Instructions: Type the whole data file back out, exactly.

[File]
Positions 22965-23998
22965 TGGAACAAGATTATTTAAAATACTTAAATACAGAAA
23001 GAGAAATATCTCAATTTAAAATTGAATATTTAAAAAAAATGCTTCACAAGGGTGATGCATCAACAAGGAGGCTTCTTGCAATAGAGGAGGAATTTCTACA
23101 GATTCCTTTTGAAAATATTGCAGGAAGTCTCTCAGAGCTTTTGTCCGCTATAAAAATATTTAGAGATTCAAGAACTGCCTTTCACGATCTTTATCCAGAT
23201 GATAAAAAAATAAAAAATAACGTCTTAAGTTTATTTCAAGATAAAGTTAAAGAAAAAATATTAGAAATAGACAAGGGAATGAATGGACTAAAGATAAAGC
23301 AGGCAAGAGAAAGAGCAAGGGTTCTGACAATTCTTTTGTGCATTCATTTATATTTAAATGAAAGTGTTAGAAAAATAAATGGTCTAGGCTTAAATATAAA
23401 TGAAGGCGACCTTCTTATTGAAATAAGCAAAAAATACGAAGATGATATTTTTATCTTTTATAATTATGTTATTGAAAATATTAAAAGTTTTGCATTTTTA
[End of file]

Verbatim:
Positions 22965-23998
22965 TGGAACAAGATTATTTAAAATACTTAAATACAGAAA
23001 GAGAAATATCTCAATTTAAAATTGAATATTTAAAAAAAATGCTTCACAAGGGTGATGCATCAACAAGGAGGCTTCTTGCAATAGAGGAGGAATTTCTACA
23101 GATTCCTTTTGAAAATATTGCAGGAAGTCTCTCAGAGCTTTTGTCCGCTATAAAAATATTTAGAGATTCAAGAACTGCCTTTCACGATCTTTATCCAGAT
23201 GATAAAAAAATAAAAAATAACGTCTTAAGTTTATTTCAAGATAAAGTTAAAGAAAAAATATTAGAAATAGACAAGGGAATGAATGGACTAAAGATAAAGC
23301 AGGCAAGAGAAAGAGCAAGGGTTCTGACAATTCTTTTGTGCATTCATTTATATTTAAATGAAAGTGTTAGAAAAATAAATGGTCTAGGCTTAAATATAAA
23401 TGAAGGCGACCTTCTTATTGAAATAAGCAAAAAATACGAAGATGATATTTTTATCTTTTATAATTATGTTATTGAAAATATTAAAAGTTTTGCATTTTTA